The hosts were friendly and helpful in choosing a site. The bathrooms are small but clean and there are easily accessible water sources about. There has been a young bear hanging about in the campground so they, very reasonably, ask that you keep all scent sources in your car.

The Blue Ridge Parkway is an incredible drive, my favorite section is south of this campground in North Carolina. Just along the VA-NC border the Blue Ridge Music Center is well worth the stop. There is free music there daily from 12-4!

Woody for Tent Campers and Sunny for RV'ers

The tent sites are built into a hill that provides an abundance of trees to hang hammocks and to keep well protected from the sun. The RV spots are located out in the open area and one loop sits right on a creek. The RV spots are sunnier with limited trees to shade from the sun during the summer months. For a NC state park, the bathroom and shower amenities are clean, warm and well stocked with toilet paper. The tent spots are a perfect place to hang hammocks and the tent pads are pretty sizable!

I am giving this review a 5 based on 2 different elements: 1) cleanliness of the camp site was beyond expectation. Not all campground hosts clean out the fire pit on a daily basis. When arriving, there was no trace of the former camper at all. No micro trash, no left over spikes and the campsite was freshly raked and all coals/ash were swept out of the fire ring. 2) welcoming personalities of the camp ground host and and employees. The campground host stopped to ask if we needed anything and to remind us the program that was taking place the next morning.

For tent camping, choose the following sites if you need to park 2 cars at the campsite: #7, #9, #14 and #18. The other campsites have enough space for one car at each site.

Ranger Review: RōM Outdoors RōM Pack at Hungry Mother State Park

Hungry Mother State Park, just a short drive off I-81 in southwestern Virginia, is an easily accessible gem offering modern cabins, yurts, and campgrounds equipped for tents or RVs, with limitless activities.

We stayed in one of the cabins after Hurricane Michael rained out our plans for tent camping. This was our first time in one of the VSP cabins, and will not be our last. There are three types of cabins; log exteriors, part of the original Civilian Conservation Corps structures; wooden frame cabins with wooden interiors, and cinderblock exteriors with tile floors. Cabins range from economy to three bedroom, and all have a kitchen with microwave, stove, and refrigerator/freezer, a bathroom with a shower, and a fireplace, as well as heating and air conditioning. Most cabins also have covered porches, exterior picnic tables, and exterior fire rings.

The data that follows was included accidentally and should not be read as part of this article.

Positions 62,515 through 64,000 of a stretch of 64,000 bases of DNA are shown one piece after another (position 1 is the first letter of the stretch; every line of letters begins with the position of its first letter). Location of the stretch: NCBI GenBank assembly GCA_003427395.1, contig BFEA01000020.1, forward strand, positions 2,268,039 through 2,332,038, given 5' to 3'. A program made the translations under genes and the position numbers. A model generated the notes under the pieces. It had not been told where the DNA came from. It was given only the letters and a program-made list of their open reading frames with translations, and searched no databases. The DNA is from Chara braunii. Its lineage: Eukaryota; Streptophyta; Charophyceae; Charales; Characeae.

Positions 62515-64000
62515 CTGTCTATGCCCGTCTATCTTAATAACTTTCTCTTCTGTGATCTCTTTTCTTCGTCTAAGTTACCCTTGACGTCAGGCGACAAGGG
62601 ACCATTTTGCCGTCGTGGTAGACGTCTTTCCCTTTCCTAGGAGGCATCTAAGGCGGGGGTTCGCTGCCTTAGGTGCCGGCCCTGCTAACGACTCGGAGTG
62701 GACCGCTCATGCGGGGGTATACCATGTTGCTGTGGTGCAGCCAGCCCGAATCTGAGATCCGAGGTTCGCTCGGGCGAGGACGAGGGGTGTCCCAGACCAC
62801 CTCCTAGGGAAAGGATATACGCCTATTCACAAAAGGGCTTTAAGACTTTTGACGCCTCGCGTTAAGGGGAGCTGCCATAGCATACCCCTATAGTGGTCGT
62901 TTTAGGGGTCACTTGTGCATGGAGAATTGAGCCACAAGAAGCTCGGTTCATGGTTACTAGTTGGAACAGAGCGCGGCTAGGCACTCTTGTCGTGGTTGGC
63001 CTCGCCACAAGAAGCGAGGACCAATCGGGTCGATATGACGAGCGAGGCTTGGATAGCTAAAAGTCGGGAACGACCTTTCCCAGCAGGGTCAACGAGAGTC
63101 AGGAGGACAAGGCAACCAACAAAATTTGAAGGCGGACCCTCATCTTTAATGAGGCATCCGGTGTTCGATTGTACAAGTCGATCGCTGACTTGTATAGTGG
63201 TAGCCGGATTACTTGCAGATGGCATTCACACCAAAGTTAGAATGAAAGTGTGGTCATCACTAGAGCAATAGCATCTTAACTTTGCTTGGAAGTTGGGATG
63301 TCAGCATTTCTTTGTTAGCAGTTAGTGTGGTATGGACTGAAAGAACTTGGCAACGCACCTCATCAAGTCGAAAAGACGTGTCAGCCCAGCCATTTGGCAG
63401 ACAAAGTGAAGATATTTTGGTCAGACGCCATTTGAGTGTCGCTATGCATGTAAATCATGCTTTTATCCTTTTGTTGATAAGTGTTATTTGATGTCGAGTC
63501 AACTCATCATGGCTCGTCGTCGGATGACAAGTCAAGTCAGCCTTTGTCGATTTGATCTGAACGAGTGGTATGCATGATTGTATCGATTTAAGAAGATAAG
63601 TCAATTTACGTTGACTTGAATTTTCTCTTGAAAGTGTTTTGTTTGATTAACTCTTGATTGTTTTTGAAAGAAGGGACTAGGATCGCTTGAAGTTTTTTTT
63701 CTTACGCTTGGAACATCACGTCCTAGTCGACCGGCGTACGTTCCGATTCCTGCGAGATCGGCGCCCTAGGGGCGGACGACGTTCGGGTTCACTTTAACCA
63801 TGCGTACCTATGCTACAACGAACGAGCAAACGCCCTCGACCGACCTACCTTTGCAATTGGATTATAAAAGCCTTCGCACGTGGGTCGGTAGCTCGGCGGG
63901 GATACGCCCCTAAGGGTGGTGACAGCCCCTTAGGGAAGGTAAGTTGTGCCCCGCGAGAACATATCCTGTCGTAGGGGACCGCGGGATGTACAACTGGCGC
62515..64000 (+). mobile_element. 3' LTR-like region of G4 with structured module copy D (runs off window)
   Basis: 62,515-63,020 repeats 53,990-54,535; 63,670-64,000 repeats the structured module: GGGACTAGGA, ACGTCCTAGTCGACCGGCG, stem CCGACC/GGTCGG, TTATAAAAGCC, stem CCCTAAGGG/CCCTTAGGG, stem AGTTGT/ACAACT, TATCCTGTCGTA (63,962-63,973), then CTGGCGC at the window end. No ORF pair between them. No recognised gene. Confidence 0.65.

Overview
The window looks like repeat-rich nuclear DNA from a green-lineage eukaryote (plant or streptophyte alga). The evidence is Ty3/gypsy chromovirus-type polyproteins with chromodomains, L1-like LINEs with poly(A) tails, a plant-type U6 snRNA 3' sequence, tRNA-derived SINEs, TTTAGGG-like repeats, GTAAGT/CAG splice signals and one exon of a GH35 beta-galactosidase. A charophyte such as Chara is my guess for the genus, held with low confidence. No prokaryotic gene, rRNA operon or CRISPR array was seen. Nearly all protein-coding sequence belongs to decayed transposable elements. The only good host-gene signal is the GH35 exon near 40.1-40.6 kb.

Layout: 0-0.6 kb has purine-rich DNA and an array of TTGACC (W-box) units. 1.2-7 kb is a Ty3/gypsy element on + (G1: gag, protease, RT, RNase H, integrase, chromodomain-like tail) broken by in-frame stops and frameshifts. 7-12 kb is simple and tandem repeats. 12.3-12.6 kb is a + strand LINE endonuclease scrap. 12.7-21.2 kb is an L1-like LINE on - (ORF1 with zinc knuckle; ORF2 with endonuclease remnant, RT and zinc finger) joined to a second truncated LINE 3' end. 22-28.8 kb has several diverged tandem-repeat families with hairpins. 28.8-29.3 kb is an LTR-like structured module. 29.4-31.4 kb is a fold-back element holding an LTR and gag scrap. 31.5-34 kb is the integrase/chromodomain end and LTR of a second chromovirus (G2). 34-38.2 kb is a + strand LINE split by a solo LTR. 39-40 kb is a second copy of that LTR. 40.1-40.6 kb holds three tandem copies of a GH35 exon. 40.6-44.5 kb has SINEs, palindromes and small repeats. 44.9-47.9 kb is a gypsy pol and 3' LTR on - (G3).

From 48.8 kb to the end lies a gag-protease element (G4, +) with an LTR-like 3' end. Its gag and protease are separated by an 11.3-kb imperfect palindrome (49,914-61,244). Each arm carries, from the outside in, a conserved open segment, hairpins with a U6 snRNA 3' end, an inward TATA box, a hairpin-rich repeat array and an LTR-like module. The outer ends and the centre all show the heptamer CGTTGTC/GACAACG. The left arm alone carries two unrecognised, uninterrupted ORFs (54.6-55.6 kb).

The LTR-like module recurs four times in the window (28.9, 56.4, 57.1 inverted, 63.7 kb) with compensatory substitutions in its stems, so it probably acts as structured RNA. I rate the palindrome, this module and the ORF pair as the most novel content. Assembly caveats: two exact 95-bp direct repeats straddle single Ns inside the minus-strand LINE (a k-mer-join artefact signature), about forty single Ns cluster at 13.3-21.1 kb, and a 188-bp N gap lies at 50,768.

The Creekside Campground loop has water and electric hookups, picnic tables, and fire rings. The layout is similar to most water/electric sites in state and national parks in Virginia; not much privacy between the sites, but fairly shaded, and a quiet atmosphere. This loop is true to its name, and right on the creek running through the park. We were there during the rains from Hurricane Michael and the creek was running so high that sites 10, 11, 12, 14, 16, and 19 looked like they were in danger of flooding.

The Royal Oak campground has platforms for tents set into the mountain rather than dirt or gravel tent pads, however as there are hooks in each of the pads to anchor your tent they can only accommodate tents with a 20x20 footprint. These sites have picnic tables and fire rings on the dirt beside the platforms. The two VSP Yurts at Hungry Mother are in the Royal Oak loop, along the entrance that are set up from the road. This loop overall offers a lot more privacy for each site that I have typically seen in state parks due to the platforms, though you will still see/hear your neighbors. Both camping loops have bathrooms with electricity, flush toilets, and showers with warm water.

Amenities in the park include a lake with a swimming area, boat/canoe rentals, fishing (with license), a restaurant, hiking, biking, and ranger programs. The park office also has several cool displays of local wildlife and history of the area, as well as backpacks you can check out with books and gear for tree, wildflower, and animal identification. Hiking varies from short and easy trails with minimal elevation gain, to the difficult Molly’s Knob trail with one of the most epic sunset views I’ve ever hiked in Virginia.